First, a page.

The remains of the late Hon. Angus Mackay will be interred this afternoon in the Sandhurst Cemetery. Many will follow them who have for years been sincerely attached friends, many, doubtless, who have been divided from the deceased gentleman by political differences, and some; perhaps, who, whilst admiring him as a public man, have not been fully impressed with his intrinsic worth. People who have not had opportunities of becoming fully acquainted with him have been impressed with the idea that ho was proud and distant, deeming his manner to be brusque even to the verge of moroseness. Never was a greater mistake made. His mind whatever occupied with the consideration of some important matters, and if there was one thing he hated more than another it was a waste of time. Hence the curtness of demeanour, which was at times mistaken for a studied formality. He was quite unconscious of the mannerism which occasionally was thought to be offensive; and no one in the world would have been more pained than himself if it had ever come to his knowledge that ho had hurt the feelings of a fellow citizen unwittingly or without cause, for, hard hitter as he was when brought face to face with adversaries, he entertained a feeling of respect for all worthy persons of whatever class, being as ready to extend the hand of friendship to a working man as to any more influential member of the community. In fact, he had always the interests of the operative classes deeply at heart, as his efforts as a statesman clearly prove.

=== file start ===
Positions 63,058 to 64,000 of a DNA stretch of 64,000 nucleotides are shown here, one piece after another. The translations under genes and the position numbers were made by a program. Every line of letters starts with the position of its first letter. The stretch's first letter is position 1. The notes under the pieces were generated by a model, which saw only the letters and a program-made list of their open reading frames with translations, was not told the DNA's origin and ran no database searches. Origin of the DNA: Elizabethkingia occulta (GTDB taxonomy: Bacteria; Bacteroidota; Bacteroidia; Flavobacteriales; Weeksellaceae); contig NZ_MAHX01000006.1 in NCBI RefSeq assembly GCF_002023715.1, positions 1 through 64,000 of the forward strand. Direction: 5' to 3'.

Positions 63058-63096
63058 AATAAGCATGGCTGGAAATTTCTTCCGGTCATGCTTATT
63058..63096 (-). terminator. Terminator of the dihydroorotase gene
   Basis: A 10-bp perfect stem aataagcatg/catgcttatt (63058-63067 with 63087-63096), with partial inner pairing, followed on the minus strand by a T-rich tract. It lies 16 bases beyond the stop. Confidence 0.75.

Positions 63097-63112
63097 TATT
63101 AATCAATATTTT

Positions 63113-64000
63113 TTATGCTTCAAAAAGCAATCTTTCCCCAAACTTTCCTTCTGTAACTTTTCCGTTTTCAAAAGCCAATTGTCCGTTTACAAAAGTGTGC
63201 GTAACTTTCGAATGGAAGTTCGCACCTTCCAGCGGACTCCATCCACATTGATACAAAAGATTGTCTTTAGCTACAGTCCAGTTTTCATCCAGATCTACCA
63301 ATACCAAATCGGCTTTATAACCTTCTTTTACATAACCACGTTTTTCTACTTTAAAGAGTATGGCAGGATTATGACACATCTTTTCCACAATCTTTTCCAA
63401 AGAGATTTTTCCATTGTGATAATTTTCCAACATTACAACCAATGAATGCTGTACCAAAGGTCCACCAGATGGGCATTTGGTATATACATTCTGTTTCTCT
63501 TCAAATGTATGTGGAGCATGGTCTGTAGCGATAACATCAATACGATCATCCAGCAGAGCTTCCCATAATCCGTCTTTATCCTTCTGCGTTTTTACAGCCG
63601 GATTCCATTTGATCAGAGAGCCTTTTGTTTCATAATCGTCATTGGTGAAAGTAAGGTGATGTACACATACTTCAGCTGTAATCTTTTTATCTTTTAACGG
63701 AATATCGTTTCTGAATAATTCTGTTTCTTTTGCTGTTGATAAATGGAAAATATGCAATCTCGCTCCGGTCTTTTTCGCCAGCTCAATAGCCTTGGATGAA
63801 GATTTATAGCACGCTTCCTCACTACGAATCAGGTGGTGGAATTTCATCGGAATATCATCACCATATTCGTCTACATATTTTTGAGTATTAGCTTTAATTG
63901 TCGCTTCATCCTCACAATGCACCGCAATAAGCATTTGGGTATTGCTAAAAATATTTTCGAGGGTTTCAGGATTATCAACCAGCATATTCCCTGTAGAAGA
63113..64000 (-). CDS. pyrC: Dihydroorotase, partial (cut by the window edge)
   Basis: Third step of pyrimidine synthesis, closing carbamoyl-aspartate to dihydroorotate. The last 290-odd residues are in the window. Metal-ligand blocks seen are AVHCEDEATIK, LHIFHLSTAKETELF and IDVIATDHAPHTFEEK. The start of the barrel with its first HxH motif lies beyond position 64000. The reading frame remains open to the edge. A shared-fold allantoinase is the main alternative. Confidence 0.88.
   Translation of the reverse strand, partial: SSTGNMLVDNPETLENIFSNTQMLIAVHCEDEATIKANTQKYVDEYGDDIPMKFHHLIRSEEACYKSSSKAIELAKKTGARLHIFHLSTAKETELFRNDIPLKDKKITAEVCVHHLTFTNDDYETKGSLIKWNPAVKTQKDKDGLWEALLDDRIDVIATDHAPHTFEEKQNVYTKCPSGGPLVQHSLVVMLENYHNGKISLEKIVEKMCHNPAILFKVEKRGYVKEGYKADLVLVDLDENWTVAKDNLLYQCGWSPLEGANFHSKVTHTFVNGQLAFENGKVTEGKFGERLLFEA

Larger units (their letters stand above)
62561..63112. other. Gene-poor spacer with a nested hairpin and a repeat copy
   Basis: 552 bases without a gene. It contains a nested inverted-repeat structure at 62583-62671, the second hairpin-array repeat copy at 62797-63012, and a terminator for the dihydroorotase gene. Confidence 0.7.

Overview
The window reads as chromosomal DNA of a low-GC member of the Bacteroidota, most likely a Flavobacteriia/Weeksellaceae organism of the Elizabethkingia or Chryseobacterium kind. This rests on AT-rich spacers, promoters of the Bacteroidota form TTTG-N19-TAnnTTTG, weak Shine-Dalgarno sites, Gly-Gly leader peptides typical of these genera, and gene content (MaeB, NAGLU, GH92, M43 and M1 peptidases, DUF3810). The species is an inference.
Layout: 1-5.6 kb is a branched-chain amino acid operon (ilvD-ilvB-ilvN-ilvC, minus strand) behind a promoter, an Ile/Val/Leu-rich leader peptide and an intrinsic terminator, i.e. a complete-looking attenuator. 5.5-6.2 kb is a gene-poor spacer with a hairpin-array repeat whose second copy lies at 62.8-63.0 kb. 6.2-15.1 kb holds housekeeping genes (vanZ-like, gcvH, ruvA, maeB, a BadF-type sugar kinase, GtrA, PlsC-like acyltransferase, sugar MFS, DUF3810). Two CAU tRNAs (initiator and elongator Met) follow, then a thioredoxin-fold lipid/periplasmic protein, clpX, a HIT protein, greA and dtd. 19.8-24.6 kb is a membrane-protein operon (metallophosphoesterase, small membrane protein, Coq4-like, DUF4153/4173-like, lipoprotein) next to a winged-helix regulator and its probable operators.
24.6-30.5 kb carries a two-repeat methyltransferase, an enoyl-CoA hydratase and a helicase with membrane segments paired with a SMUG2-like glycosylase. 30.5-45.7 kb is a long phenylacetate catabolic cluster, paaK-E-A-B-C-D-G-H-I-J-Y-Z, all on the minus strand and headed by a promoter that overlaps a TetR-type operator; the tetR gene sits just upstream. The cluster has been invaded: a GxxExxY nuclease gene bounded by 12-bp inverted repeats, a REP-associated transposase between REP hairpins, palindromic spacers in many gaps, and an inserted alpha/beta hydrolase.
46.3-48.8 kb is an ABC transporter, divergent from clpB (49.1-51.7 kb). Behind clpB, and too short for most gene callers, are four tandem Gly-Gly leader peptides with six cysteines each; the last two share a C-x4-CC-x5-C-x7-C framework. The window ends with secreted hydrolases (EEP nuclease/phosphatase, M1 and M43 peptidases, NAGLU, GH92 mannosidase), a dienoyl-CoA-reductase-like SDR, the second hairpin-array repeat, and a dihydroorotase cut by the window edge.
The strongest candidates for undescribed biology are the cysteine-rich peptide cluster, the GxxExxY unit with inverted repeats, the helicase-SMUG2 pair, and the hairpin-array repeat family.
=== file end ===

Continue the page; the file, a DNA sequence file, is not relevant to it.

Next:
He certainly never sought to achieve personal popularity, preferring to be judged by his public acts, and feeling probably that he deserved the approbation of the masses, to the promotion of whose welfare his energies were constantly devoted. In the pursuit of this object trouble and inconvenience were no consideration with him, and it is undeniable that he was often led to disregard evil consequences to his own health. Too often, indeed, for this very carelessness of self has sent him to the grave in which he will be laid today. The loss of his voice at an early age was to a man of his gift of speech a most serious drawback. The consciousness that he could not always make himself distinctly heard was so annoying to him, especially in debate, as to lead his auditors to believe that he was unnecessarily irritable, and it was a cause of deep vexation to him that he was thus misunderstood. During the last Parliament, when he was far from being in the enjoyment of good health, and any extra exertion of lung power was hurtful, those who did not coincide with him in his views were not a little intolerant of his utterances, and the Government certainly did not regard his criticisms in the friendly light in which they were intended. It is, however, becoming every day more and more apparent, that it would have been to the credit of that Government and to the advantage of the country if good heed had been given to his warnings. We do not make these remarks by way of reproach to those who insisted on treating him as a political opponent, but in order to fulfil, as far as possible, a duty which we, especially, owe to the dead in the vindication of his character from any imputation of captious or vexatious motives.